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I remember coming home at some point feeling troubled. My mom asked me why and I said I thought that it was wrong to have to say a pledge to a flag "because it is just a piece of cloth", and now they wanted us to say America is under one god, and I didn't feel good about that, because I didn't think there was just one god. Mom told me that I didn't have to say "under god" if I didn't want to, and that I didn't even have to say the pledge, but that it would be a good idea to stand in respect for others. That's pretty much what I do to this day. I don't salute, either. It just feels wrong. My concept of spirituality has grown more sophisticated as I grow older, but my sense that a piece of cloth has nothing to do with either spirituality or patriotism has held steady.

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Kelly Sullivan, yes it was 1954. I remember well when that language was added. When I was in the second grade, our teacher announced that there would be words added to the pledge. So, we dutifully learned them and recited them not knowing why the words were added nor why they were important. We were just kids looking forward to recess.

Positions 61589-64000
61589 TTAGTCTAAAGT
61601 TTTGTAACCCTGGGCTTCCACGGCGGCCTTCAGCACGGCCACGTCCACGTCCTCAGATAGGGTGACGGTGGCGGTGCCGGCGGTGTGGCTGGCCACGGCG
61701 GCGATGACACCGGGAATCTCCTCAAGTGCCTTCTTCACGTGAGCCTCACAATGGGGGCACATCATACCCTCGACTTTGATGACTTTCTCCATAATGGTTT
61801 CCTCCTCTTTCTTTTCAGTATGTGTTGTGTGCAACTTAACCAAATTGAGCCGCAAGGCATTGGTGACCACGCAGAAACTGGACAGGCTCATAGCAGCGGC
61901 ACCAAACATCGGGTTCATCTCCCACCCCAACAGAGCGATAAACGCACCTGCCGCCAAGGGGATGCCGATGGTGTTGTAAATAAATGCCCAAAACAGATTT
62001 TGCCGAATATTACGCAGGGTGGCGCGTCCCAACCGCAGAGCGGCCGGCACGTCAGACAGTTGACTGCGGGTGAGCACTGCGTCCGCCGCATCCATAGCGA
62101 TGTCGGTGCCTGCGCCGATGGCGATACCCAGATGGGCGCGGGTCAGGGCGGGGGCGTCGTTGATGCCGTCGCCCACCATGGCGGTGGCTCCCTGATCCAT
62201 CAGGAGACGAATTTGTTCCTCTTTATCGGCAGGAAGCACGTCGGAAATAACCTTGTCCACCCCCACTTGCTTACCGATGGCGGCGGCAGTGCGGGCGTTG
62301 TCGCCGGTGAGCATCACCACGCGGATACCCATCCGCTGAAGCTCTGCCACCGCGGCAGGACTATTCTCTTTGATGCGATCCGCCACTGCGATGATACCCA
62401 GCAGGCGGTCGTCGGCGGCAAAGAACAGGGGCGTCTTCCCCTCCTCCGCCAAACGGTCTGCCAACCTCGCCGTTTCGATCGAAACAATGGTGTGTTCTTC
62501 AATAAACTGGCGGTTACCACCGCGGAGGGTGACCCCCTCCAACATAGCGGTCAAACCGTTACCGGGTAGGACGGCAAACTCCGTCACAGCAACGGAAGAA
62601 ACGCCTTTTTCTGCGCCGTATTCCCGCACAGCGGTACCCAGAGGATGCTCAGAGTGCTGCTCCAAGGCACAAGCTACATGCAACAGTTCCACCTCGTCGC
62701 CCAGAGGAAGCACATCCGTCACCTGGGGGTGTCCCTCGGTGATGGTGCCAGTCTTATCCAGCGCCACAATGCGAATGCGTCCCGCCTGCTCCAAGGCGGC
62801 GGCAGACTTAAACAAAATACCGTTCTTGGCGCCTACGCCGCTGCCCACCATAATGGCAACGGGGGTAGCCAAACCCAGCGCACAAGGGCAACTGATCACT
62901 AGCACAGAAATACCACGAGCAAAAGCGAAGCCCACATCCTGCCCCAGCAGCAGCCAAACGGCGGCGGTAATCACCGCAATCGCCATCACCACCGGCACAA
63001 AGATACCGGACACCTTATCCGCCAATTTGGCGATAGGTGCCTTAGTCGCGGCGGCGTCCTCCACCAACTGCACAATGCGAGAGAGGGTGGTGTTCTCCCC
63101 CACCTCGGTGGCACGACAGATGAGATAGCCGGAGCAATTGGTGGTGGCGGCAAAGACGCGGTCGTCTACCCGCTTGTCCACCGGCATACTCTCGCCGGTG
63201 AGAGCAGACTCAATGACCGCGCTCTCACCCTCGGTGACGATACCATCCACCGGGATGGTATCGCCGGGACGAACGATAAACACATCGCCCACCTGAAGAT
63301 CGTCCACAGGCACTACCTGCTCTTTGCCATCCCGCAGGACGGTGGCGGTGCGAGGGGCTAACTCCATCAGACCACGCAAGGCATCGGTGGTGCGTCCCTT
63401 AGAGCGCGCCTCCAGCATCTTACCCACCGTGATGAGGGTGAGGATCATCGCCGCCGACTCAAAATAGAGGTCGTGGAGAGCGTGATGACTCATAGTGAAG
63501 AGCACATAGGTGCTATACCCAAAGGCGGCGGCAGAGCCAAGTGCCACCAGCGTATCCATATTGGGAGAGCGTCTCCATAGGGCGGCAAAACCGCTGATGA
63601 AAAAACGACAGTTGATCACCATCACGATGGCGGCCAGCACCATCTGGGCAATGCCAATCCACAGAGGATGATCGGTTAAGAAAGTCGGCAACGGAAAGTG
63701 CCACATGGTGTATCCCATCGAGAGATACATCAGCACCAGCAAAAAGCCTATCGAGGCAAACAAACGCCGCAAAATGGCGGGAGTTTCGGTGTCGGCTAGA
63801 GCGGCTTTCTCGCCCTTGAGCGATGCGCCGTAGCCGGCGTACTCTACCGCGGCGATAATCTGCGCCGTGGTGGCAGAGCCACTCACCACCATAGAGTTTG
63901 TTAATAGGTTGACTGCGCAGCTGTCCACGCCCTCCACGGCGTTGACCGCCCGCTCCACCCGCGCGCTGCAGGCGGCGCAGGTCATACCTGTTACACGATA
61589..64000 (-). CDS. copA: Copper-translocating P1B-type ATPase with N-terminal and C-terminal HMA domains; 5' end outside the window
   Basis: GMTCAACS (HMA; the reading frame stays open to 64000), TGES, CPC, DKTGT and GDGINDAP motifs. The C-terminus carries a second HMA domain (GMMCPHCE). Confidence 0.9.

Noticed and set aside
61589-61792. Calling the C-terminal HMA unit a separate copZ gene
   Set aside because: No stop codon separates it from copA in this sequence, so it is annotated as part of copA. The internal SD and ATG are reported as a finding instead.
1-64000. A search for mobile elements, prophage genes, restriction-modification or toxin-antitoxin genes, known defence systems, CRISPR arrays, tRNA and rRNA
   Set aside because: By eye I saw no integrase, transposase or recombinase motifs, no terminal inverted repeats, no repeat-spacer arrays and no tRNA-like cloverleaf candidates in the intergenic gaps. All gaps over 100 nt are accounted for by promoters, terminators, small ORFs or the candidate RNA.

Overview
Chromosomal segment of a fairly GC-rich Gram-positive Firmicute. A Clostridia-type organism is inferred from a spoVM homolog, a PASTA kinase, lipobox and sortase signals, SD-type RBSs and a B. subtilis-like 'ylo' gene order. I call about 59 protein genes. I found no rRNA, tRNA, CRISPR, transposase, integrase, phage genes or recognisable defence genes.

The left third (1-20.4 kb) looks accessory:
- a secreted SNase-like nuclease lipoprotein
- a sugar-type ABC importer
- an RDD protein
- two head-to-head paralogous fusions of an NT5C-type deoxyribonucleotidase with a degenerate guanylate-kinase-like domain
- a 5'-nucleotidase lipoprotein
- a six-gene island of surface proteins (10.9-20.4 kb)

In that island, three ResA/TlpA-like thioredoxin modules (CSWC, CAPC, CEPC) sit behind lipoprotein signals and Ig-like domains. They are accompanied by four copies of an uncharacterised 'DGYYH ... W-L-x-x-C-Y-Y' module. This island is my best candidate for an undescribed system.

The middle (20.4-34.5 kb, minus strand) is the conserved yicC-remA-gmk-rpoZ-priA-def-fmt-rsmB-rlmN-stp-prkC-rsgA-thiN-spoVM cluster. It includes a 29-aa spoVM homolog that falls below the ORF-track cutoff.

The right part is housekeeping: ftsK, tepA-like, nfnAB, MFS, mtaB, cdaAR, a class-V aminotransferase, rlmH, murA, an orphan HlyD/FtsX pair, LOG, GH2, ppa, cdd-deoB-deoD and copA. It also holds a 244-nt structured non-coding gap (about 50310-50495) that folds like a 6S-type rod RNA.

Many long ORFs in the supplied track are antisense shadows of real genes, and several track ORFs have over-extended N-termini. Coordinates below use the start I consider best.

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I identify with this and remember as a 12 year old kid in school wondering why when our historical roots were in escape from religious persecution.

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I'm with you, Fred, on the founding of our nation. To escape religious persecution. And, today evangelical Christians show distain and intolerance of other religious beliefs and practices. There is a lot of history that has totally flipped for our nation.